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Defensive Shifts Newsbeat

Tuesday, November 02, 2021

No, MLB Teams Aren’t Stupid By Shifting

Yes, Gurriel hit a ball that was a hit because of the shift. That’s understandable. Infield shifts will never be perfect. They take away some hits by putting infielders into traditional unconventional places but also give some back with the same type of positioning.

But because anti-shifters want to have shifts disproven, they are prone to choice-supportive bias. They remember the times that the shift harmed their team and quickly discard the times where the shift helped nab an unexpected out.

Just a day before, the Braves recorded three outs in the ninth inning, all on ground balls that were at least turned into easier outs because of the shift. It could be argued that all three could have ended up as hits without the shift.

That’s been the story early on this series and what goes on throughout baseball. There have been plenty of balls hit right into the teeth of the shifts, and there have also been balls hit away from the shift that has pitchers turning cartwheels.

There have been countless studies that show the efficacy of shifting. I’m not going to roll out another list of stats to try to prove something that has largely been proven.

I’m just going to use an even simpler form of logic to argue that all these MLB teams aren’t stupid by shifting. The proof is that we can assume that all 30 MLB teams aren’t collectively stupid.

RoyalsRetro (AG#1F) Posted: November 02, 2021 at 04:05 PM | 27 comment(s)
  Beats: defensive shifts

Thursday, October 21, 2021

MLB Just Tried a Bunch of Experimental Rules in the Minors. How Well Did They Work?

No experimental rule generated more trepidation this year than the Atlantic League’s MLB-driven decision to move the mound back by a foot from the strangely sacrosanct distance of 60 feet, 6 inches. There were real reasons to think this change would reduce strikeouts and that the decision was long overdue: It’s worked at various points in the past, in the majors and elsewhere, and pitchers are much bigger and harder-throwing than they were when the current pitching distance was set in 1893. There were also some suggestions that pitchers might benefit from increased pitch movement over a farther flight. Finally, there were fears that the change in distance would cause a spike in injuries, a concern that scuttled a plan to push the mound back by two feet in the Atlantic League in 2019, and nearly incited a revolt this season in the lead-up to the move on August 3.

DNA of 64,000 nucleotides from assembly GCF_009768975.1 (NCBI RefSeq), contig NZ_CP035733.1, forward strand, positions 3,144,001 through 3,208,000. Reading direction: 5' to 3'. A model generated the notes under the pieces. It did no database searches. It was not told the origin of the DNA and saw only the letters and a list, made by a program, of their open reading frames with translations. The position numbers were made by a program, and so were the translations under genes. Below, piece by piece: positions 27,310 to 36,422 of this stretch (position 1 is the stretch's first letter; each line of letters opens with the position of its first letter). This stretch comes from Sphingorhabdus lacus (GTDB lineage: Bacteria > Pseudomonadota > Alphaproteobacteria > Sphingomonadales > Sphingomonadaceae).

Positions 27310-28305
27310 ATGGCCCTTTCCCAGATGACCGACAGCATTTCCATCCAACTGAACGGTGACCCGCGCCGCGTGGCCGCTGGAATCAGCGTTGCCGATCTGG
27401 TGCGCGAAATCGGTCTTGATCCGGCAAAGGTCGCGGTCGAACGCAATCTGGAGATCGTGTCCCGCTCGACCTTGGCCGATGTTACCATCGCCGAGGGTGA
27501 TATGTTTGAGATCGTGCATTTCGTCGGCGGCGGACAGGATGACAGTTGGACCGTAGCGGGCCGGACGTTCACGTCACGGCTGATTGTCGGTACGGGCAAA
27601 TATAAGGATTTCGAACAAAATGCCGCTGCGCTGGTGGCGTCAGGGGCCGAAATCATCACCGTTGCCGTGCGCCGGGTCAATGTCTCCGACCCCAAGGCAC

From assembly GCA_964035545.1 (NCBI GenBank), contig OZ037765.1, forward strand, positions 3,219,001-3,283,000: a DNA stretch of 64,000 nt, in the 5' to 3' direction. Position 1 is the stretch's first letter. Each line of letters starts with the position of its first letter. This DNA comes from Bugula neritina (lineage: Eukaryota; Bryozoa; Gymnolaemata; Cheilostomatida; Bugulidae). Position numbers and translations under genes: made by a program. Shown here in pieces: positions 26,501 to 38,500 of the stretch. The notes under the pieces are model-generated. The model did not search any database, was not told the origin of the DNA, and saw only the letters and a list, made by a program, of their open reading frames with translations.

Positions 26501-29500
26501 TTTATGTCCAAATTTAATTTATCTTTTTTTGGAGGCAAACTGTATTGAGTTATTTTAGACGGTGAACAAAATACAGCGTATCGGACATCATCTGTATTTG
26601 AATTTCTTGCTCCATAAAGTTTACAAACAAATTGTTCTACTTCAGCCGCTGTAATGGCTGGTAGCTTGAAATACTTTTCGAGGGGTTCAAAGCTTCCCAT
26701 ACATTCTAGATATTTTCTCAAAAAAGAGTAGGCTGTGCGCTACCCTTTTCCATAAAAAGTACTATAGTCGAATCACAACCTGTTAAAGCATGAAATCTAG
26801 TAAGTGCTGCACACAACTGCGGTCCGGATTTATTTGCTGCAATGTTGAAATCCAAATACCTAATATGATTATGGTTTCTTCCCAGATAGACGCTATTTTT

“Initially, obviously, there was some negative reaction, just because it was a change and a change that some people viewed as kind of fundamental to the game,” Martinez says. “I would say the overall opinion after a little while with it was that it didn’t make a huge difference. You really didn’t hear a lot of grumbling, and most of the players and staff that we’ve been talking to have said that after a series or two, nobody even really talked about it anymore. I think it was a lot less disruptive than maybe people thought it was going to be. … Hitters said that timing was essentially the same.”

Stem backs up Martinez’s take, describing the mound move as “not a huge deal at all.” The veteran righty adds, “That’s the one that everybody was freaking out about, and once it was done, and after that first week when everybody quit talking about it, it was completely unnoticeable.” No pitch type’s usage rate shifted up or down by even 1.5 percentage points, and the average four-seamer release speed budged only slightly, increasing by about a quarter of a mile per hour.

RoyalsRetro (AG#1F) Posted: October 21, 2021 at 12:06 PM | 96 comment(s)
  Beats: defensive shifts, mound distance, pitch clocks, robo ump

Monday, October 18, 2021

Arizona Fall League experiments gone awry, plus notes on Spencer Torkelson, Brett Baty and more: Keith Law

Sub required.

Major League Baseball’s plans to test out various ideas for speeding up games in the Arizona Fall League this year have been, through a week of games, a complete flop.

The Saturday night game at Salt River Fields, the spring home of the Diamondbacks and Rockies, exemplifies the entire problem. The game used the automated strike zone, a variable pitch clock and a ban on shifts. The result was a game that was called after seven and a half innings over three excruciating hours because the teams ran out of pitchers. Why did they run out of pitchers in just seven and a half innings, you ask? Because the pitchers they did use walked 22 guys.

I’m an advocate of moving away from a human-called strike zone, which is going to be biased by its very nature, to an automated one, but this year’s experiments in what was once the Florida State League, and now here in the AFL, have shown that simply turning on HAL 2021 isn’t going to be enough. It turns out that the real strike zone is a lot smaller than what umpires called, especially on the horizontal axis (inside or outside). A whole lot of pitches that were probably 1 to 3 inches off the outside corner and had some chance of being called strikes from a human were, of course, called balls — and while that wasn’t solely responsible for the game’s three-walks-per-inning pace, it didn’t help matters. (Some guys just couldn’t find the plate that night if you’d drawn an arrow from the mound right to the dish.)


RoyalsRetro (AG#1F) Posted: October 18, 2021 at 10:47 AM | 19 comment(s)
  Beats: defensive shifts, pace of play, pitch clock, robot umpires



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